Vitamins play an important role in overall health for everyone, from infants to seniors. And there are several vitamins that play specific roles in brain health. While all of the vitamins are essential, there are a few that specifically help to support brain health:
• Pregnant and Nursing Women: Folic acid (B9) plays a key role in helping the body make new cells and is very important before and during pregnancy. This B vitamin helps to reduce the risk of neural tube defects for the developing baby.
• School-Age Children: A number of studies have shown that nutrition can help support mental performance in school-age children. The key micronutrients that play an important role in brain health include the B vitamins (B1, B2, B6).
• Adults: Adequate intakes of folic acid, vitamins B6 and B12 help to support cognitive function throughout life. These three vitamins help maintain healthy homocysteine levels, which may protect blood vessels in the brain.
• Seniors: Nutrition can support mental performance in the aging population. Vitamin B5 is needed to help brain and nerve cells function, and it assists in their normal metabolism. Vitamin D receptors are found in the hippocampus and outer layer of the cerebrum, key areas of cognition. Low vitamin D serum levels can be associated with poorer cognitive function in older adults.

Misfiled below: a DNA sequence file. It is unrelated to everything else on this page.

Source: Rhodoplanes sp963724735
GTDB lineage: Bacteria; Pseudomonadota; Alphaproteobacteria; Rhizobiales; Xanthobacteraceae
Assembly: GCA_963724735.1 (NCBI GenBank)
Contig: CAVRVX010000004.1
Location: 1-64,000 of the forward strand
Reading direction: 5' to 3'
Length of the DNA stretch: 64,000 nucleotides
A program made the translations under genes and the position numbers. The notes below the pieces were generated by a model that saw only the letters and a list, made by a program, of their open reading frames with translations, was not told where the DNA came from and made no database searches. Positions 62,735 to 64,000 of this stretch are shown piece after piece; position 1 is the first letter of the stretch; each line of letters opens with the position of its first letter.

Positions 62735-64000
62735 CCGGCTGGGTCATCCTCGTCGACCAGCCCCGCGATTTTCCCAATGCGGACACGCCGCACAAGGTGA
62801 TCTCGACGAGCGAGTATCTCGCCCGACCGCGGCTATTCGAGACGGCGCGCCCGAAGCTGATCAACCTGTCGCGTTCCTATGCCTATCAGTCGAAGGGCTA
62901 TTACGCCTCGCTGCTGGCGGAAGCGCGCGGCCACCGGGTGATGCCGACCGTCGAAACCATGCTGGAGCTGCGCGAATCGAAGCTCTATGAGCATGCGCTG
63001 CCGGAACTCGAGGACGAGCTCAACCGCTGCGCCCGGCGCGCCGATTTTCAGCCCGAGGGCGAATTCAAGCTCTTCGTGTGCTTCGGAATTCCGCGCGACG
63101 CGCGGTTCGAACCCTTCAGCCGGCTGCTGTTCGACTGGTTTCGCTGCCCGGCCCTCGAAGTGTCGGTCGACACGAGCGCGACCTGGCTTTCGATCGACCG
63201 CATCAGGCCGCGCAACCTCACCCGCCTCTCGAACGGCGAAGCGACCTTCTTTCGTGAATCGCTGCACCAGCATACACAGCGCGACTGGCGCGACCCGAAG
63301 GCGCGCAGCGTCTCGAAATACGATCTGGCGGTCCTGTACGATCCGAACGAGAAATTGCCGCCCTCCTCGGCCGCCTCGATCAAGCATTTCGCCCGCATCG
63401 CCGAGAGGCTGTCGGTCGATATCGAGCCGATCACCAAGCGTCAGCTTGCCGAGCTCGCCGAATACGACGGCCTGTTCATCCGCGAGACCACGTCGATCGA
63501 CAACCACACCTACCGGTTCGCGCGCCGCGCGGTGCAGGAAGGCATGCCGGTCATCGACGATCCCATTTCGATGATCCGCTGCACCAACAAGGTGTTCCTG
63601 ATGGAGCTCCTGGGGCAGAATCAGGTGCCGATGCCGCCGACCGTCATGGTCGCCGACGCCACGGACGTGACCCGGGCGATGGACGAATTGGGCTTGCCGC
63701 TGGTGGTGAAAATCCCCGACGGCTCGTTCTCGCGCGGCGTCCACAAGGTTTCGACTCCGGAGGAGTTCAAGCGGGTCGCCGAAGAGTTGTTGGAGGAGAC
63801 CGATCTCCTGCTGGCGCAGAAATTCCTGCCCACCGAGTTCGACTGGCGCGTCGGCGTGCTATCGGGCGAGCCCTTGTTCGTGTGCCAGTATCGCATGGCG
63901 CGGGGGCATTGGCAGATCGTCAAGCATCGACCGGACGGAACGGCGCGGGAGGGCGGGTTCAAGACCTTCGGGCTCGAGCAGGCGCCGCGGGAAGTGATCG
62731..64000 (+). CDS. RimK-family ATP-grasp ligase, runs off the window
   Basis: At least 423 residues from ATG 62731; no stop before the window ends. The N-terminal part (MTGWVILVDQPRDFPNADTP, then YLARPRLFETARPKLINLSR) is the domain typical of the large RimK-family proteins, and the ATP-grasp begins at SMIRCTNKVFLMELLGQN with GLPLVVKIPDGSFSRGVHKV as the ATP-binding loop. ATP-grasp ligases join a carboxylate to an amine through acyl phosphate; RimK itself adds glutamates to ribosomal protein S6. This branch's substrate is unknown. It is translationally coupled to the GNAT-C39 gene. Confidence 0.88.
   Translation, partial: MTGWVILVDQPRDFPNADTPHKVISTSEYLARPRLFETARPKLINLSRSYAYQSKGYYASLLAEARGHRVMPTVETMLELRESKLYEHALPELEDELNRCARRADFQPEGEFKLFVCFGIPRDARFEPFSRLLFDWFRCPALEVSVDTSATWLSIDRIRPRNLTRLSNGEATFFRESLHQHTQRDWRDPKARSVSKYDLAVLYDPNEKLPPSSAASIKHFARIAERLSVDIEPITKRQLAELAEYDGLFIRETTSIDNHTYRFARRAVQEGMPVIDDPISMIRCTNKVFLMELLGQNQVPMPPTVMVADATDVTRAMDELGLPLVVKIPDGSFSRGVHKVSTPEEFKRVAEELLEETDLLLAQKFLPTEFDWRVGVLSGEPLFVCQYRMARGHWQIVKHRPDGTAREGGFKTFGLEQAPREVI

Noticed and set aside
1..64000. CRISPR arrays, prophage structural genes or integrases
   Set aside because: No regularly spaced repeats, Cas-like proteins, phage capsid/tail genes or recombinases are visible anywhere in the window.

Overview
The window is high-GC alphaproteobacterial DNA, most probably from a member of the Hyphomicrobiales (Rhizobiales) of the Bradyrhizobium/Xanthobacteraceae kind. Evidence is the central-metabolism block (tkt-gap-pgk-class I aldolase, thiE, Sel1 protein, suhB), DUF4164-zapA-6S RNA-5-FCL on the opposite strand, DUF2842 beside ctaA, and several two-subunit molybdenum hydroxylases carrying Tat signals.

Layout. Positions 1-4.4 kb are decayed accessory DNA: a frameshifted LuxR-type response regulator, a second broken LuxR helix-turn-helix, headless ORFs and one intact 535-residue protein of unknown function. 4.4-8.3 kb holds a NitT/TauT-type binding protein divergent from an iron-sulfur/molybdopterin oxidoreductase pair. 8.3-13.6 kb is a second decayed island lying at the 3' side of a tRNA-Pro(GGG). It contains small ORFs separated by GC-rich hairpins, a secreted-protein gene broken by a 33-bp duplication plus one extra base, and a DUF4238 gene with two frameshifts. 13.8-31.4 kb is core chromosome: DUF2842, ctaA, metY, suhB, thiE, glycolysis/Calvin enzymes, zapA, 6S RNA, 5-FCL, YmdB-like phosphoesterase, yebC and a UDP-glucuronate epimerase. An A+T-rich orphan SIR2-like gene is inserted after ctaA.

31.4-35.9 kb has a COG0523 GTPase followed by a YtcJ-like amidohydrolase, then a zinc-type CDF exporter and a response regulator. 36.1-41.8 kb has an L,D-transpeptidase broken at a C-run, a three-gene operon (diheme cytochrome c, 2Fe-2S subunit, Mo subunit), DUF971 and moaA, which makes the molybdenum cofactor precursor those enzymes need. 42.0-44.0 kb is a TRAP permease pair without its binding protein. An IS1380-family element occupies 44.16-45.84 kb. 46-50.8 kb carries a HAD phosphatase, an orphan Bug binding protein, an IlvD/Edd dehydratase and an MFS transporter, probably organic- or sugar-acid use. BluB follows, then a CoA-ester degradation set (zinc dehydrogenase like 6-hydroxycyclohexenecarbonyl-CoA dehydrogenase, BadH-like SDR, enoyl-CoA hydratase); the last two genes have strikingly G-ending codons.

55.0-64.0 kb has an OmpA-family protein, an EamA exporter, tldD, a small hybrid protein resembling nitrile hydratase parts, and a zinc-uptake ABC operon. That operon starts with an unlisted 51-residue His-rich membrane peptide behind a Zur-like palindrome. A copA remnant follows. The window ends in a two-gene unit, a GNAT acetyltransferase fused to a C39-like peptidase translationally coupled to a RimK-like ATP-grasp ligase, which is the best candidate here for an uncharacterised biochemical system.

We must get vitamins from the foods we eat or through nutritional supplements. Sources of brain-healthy vitamins include:
Vitamin B1: liver, fish, leafy vegetables, fruits and nuts
Vitamin B2: liver, eggs, meat, milk, cheeses, cereals, vegetables
Vitamin B6: chicken, liver, fish, nuts, corn, whole grain cereals, vegetables, fruit
Vitamin B9: liver, dairy products, milk, egg yolk, dark green leafy vegetables, beets, wheat germ, peanuts, oranges
Vitamin B12: liver, meat, eggs, fish, dairy products
Vitamin D: oily fish, egg yolk, mushrooms; additionally, vitamin D can be synthesized in the skin when it is exposed to sunlight
Vitamin E: fats and oils
Can the alphabet of vitamins expand? Some experts believe there are other nutrients that should be given vitamin status. These nutrients include lutein and zeaxanthin—of the 600 carotenoids, only these two are found in the retina of the eye—and the omega-3 DHA, which makes up 93 percent of all omega-3 fats in the retina and 97 percent of the omega-3s in the brain.
Interestingly, in the early 1920s, omega-3 fatty acids were classified as “vitamin F.” That didn’t change until the 1930s, when two researchers determined that the essential fatty acids would be better classified as fats than vitamins, resulting in omega-3s losing their vitamin status.
No matter the age, it is vital to incorporate the 13 essential vitamins into daily diets. As more research and scientific breakthroughs occur, we may one day see the number of vitamins increase.
Michael McBurney, PhD, is head of scientific affairs at DSM Nutritional Products. To learn more about how vitamins can be easily incorporated into one’s diet, please visit 100yearsofvitamins.com.